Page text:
Customer Retention – Service business, or companies with services marketing elements like SaaS companies, should prioritize customer churn above all else.
You don’t eat. You don’t sleep. You do absolutely nothing before and until you know your churn rate and how it affects your business.
Why Keep Harping on About Customer Churn?
Because small reductions in customer churn lead to substantial profits. And on the flip-side, because small increases in churn lead to significant decreases in profit.
What, then, is churn?
Customer churn is the flip-side of retention. So everyone knows what retention is. Right..? Customer retention is simply a measure of how many customers remain with you over a given time, like a year. It’s a measure of how many customers have quit over this timespan.
What’s Your Churn Rate?
For automotive dealers, you’re not primarily interested in brand retention. If you have multiple brands and can retain customers by selling another brand car, you have retained that customer. The starting point for measuring the churn rate is your service history.
Of course, you don’t know precisely when the customer has left. Barring service, or maintenance contracts customers don’t usually call to inform you that “I will never service my car with you again!”.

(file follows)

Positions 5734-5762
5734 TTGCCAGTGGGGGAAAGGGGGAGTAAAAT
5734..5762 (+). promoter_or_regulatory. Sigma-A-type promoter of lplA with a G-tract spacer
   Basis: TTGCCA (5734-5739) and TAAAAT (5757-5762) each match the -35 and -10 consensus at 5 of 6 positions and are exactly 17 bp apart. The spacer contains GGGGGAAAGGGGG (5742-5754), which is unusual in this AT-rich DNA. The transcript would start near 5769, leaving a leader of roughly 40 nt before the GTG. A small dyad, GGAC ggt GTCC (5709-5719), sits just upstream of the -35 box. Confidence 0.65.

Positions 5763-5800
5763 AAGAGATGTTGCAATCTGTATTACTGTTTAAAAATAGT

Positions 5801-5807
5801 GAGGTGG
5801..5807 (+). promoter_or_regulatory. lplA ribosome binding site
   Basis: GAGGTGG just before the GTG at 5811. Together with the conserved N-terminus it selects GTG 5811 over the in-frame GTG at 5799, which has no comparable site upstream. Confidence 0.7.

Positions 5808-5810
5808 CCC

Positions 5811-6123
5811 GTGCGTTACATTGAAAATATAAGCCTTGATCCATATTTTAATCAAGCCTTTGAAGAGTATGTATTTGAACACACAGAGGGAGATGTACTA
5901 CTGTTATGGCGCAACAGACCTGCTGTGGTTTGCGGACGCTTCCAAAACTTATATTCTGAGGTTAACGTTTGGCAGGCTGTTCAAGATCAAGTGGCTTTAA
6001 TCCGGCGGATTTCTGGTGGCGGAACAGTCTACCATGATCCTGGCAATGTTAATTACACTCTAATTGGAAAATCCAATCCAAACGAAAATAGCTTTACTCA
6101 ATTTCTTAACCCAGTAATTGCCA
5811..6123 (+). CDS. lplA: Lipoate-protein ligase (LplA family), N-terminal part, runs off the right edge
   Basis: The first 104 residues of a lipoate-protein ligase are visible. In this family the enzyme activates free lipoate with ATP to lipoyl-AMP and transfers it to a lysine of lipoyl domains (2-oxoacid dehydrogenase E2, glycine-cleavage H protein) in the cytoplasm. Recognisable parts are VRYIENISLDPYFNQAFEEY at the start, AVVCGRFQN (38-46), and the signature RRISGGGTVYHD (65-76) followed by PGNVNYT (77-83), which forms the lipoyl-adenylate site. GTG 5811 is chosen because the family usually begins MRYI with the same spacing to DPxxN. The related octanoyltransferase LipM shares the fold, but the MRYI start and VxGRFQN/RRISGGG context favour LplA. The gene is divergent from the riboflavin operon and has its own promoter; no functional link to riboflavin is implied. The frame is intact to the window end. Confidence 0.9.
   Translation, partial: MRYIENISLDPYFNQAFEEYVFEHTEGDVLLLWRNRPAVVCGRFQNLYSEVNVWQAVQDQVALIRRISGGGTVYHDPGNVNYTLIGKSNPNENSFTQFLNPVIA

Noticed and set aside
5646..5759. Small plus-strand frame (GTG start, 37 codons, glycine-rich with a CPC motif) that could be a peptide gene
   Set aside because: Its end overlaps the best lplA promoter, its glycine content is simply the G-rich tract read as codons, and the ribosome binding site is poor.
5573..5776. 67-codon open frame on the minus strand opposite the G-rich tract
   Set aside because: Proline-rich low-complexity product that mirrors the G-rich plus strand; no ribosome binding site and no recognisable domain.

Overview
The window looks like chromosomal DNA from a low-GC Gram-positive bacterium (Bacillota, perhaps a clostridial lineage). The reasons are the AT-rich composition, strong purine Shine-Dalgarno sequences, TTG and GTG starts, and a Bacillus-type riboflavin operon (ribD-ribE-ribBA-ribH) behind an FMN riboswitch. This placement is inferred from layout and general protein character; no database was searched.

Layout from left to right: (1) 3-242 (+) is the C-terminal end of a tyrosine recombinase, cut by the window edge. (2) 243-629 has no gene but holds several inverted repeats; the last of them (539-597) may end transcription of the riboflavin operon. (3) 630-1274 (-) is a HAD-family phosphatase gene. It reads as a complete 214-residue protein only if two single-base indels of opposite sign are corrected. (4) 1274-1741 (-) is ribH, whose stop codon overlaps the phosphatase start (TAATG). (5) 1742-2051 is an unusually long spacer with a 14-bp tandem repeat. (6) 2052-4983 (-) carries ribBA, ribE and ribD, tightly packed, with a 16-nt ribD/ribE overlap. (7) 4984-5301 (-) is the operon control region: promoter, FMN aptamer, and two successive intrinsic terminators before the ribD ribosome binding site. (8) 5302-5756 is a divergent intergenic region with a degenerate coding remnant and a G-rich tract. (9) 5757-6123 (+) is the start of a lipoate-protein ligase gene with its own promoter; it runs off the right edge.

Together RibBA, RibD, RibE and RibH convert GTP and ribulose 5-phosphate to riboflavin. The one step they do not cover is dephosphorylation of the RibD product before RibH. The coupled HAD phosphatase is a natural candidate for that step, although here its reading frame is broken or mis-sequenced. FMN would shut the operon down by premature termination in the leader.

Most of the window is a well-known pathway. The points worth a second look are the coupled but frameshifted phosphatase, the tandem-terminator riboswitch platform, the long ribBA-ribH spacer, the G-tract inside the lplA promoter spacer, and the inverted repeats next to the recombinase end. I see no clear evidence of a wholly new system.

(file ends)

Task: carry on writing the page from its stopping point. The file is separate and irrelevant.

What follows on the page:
So how do you define churn, when you can’t observe it directly?
Ideally, you would look at different servicing patterns from your customer base. Models like recency of service visits and frequency will give you a customer-by-customer view of churn. However, for this exercise, you can do something more simple.
Simple Ideas to Get Started
First, take a cohort of customers that serviced for the first time during a given period, like three years ago. Look at maintenance service or visits that are regular and preferably voluntary. Count the number of customers at the beginning of the period, then count the number of those customers (the cohort) that are still with you at the end of the period.
What’d you get?
For the dataset I’m working with, I calculated a staggering 76% churn rate!
Well, so what?
Quantifying Churn Over a Customer Base
In the intro to this post, I said that churn has massive implications for your bottom line. To see how much, we can plot lifetime value as a function of the churn rate. To do this, you will need to know the annual net profit per customer. To calculate the incremental net profits, from a reduction in churn, you can use a simple Excel spreadsheet:
Download the Customer Churn Spreadsheet
Try it for free .
How Would You Decrease Customer Churn?
Do you think you can reduce churn and increase profits? How would you go about it?
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